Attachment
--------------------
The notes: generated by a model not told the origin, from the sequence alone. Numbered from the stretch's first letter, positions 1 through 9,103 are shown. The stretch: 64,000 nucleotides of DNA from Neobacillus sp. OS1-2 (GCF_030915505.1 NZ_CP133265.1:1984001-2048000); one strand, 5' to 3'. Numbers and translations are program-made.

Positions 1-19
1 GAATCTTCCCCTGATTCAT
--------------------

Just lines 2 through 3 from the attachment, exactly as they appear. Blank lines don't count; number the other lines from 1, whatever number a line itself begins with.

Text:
Positions 1-19
1 GAATCTTCCCCTGATTCAT